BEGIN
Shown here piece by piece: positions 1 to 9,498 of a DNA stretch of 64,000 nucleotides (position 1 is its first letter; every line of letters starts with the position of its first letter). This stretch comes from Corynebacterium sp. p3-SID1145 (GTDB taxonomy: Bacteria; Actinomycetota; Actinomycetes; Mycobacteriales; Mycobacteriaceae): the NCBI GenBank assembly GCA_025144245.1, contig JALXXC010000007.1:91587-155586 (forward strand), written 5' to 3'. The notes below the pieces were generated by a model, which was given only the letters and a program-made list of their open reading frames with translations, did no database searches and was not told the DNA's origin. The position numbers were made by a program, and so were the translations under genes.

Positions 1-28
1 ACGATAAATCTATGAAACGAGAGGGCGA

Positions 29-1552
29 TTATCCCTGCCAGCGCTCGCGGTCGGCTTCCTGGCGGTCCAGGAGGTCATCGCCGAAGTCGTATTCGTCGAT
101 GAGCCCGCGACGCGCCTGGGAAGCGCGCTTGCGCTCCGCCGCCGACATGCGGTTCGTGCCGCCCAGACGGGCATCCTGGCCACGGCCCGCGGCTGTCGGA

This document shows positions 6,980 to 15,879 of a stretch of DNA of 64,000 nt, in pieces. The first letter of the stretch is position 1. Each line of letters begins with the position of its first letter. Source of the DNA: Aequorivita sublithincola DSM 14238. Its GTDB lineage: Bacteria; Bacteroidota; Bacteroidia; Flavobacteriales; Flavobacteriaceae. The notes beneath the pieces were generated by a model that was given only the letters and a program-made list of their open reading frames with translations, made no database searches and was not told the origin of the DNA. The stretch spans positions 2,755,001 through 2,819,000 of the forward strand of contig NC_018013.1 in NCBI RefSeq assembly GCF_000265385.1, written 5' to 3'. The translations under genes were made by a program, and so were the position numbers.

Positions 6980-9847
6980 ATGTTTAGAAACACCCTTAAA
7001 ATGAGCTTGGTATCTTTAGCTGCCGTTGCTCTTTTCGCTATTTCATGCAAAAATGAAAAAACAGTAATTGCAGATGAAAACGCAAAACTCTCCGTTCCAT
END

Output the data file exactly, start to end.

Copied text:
Shown here piece by piece: positions 1 to 9,498 of a DNA stretch of 64,000 nucleotides (position 1 is its first letter; every line of letters starts with the position of its first letter). This stretch comes from Corynebacterium sp. p3-SID1145 (GTDB taxonomy: Bacteria; Actinomycetota; Actinomycetes; Mycobacteriales; Mycobacteriaceae): the NCBI GenBank assembly GCA_025144245.1, contig JALXXC010000007.1:91587-155586 (forward strand), written 5' to 3'. The notes below the pieces were generated by a model, which was given only the letters and a program-made list of their open reading frames with translations, did no database searches and was not told the DNA's origin. The position numbers were made by a program, and so were the translations under genes.

Positions 1-28
1 ACGATAAATCTATGAAACGAGAGGGCGA

Positions 29-1552
29 TTATCCCTGCCAGCGCTCGCGGTCGGCTTCCTGGCGGTCCAGGAGGTCATCGCCGAAGTCGTATTCGTCGAT
101 GAGCCCGCGACGCGCCTGGGAAGCGCGCTTGCGCTCCGCCGCCGACATGCGGTTCGTGCCGCCCAGACGGGCATCCTGGCCACGGCCCGCGGCTGTCGGA

This document shows positions 6,980 to 15,879 of a stretch of DNA of 64,000 nt, in pieces. The first letter of the stretch is position 1. Each line of letters begins with the position of its first letter. Source of the DNA: Aequorivita sublithincola DSM 14238. Its GTDB lineage: Bacteria; Bacteroidota; Bacteroidia; Flavobacteriales; Flavobacteriaceae. The notes beneath the pieces were generated by a model that was given only the letters and a program-made list of their open reading frames with translations, made no database searches and was not told the origin of the DNA. The stretch spans positions 2,755,001 through 2,819,000 of the forward strand of contig NC_018013.1 in NCBI RefSeq assembly GCF_000265385.1, written 5' to 3'. The translations under genes were made by a program, and so were the position numbers.

Positions 6980-9847
6980 ATGTTTAGAAACACCCTTAAA
7001 ATGAGCTTGGTATCTTTAGCTGCCGTTGCTCTTTTCGCTATTTCATGCAAAAATGAAAAAACAGTAATTGCAGATGAAAACGCAAAACTCTCCGTTCCAT